10:32 pm
conversations about limiting the amount of money going to russia and honestly we have seen huge sanctions across the world, the uk and other nations but a real issue around kind of trying to reduce dependency on russian oil and gas. and there have been conversations going on for a while about trying to reduce dependence on that, and the ft looking today at the conversations being had at the g7 trying to impose a price cap on russian oil. this has been a subject for a lot of negotiations behind the scenes and obviously lots of countries are dependent on russian oil and the uk may be less of than some european countries and this is something i think that's being pushed by the us and also by italy and now it sounds like germany are getting quite interested in this idea as well. so obviously a really important conversation going on as the war in ukraine continues and we saw today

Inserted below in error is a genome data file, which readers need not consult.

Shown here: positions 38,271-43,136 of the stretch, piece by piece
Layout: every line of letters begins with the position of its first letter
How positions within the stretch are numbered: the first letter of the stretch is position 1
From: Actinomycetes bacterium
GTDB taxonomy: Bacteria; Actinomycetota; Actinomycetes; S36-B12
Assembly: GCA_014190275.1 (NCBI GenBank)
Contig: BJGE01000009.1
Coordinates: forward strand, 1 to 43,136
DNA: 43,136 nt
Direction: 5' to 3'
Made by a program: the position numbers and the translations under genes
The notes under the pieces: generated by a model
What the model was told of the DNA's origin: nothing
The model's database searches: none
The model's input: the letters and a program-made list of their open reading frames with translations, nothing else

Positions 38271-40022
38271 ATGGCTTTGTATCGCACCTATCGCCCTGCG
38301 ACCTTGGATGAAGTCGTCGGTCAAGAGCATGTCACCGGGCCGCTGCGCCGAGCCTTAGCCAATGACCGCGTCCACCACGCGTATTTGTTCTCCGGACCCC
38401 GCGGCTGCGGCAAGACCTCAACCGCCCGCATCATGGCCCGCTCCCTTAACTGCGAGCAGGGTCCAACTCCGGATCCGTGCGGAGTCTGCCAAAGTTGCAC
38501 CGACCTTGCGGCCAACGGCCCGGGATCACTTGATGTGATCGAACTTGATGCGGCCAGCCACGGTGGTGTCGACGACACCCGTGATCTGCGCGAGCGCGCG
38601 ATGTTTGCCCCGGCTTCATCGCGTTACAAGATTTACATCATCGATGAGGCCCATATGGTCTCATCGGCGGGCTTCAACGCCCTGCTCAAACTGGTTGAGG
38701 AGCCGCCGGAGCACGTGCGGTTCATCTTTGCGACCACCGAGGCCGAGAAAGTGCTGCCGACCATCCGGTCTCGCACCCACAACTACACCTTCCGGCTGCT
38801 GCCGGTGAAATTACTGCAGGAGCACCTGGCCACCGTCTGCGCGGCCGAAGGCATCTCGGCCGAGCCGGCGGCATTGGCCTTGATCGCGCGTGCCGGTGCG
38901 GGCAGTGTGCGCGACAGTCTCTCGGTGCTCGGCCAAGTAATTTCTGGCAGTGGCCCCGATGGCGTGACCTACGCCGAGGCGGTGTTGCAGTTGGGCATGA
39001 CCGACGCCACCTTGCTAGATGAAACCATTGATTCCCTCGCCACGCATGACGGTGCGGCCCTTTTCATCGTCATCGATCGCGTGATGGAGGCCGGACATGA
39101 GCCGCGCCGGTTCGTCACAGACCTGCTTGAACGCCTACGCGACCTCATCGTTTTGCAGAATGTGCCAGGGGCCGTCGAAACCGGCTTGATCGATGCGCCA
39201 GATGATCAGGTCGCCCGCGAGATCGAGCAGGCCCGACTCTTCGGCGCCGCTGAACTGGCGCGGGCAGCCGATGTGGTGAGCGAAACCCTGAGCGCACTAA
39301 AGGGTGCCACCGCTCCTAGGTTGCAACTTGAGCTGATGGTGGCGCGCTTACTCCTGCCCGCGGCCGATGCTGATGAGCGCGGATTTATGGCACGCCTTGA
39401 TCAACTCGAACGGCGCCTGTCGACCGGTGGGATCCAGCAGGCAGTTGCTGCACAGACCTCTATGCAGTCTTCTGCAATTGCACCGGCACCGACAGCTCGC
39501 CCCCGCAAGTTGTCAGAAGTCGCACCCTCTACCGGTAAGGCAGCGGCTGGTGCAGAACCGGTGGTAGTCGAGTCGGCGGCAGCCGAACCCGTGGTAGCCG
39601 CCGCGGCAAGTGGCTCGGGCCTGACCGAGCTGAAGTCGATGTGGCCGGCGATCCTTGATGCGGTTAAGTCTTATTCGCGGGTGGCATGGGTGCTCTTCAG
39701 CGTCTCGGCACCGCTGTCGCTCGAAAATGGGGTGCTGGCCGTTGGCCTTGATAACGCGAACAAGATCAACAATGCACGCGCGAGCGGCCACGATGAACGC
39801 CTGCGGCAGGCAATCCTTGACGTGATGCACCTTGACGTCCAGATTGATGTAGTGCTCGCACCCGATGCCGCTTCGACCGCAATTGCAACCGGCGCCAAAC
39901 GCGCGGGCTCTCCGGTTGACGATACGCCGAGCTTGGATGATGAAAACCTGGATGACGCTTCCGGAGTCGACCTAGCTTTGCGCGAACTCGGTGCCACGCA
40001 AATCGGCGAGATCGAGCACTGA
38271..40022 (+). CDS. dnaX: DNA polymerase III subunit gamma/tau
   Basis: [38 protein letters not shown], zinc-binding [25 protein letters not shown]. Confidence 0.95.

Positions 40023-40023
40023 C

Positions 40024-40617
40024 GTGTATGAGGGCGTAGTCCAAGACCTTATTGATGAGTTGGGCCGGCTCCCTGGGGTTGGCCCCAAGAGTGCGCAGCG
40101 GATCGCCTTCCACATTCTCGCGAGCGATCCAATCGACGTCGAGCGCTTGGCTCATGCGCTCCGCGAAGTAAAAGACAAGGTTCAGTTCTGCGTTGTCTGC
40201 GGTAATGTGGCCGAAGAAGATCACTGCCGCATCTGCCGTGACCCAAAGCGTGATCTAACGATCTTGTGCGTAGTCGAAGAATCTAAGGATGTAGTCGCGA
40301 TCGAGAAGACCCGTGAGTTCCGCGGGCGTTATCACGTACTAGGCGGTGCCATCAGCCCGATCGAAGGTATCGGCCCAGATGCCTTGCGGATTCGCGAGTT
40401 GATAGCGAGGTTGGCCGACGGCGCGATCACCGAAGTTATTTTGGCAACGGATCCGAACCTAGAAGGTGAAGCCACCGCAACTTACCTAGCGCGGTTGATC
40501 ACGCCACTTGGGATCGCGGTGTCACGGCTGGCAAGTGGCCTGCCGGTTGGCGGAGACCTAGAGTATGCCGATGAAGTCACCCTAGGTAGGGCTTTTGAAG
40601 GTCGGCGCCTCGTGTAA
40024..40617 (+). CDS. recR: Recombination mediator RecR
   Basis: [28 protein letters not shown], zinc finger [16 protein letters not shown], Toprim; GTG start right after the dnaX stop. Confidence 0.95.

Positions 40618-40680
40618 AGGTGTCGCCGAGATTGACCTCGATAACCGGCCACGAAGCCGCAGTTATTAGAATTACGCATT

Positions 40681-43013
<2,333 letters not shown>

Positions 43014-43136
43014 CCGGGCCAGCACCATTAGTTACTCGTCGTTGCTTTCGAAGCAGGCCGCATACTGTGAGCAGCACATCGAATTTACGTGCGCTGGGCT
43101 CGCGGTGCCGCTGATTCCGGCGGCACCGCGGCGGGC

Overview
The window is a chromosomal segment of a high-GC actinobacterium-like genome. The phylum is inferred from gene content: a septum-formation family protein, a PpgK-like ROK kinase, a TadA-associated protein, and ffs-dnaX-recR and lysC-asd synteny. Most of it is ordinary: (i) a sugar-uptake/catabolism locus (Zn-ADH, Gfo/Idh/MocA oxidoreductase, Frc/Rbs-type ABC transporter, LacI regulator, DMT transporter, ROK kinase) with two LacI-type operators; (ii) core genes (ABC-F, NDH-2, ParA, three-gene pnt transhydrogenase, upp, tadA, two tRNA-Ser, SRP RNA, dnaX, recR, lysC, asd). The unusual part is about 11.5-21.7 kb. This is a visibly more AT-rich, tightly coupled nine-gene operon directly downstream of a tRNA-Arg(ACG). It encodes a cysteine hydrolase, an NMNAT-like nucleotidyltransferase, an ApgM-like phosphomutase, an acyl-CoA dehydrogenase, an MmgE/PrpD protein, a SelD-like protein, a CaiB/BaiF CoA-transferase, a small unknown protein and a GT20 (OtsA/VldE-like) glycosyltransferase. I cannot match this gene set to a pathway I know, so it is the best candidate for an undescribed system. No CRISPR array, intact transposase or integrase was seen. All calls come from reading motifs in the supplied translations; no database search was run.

10:33 pm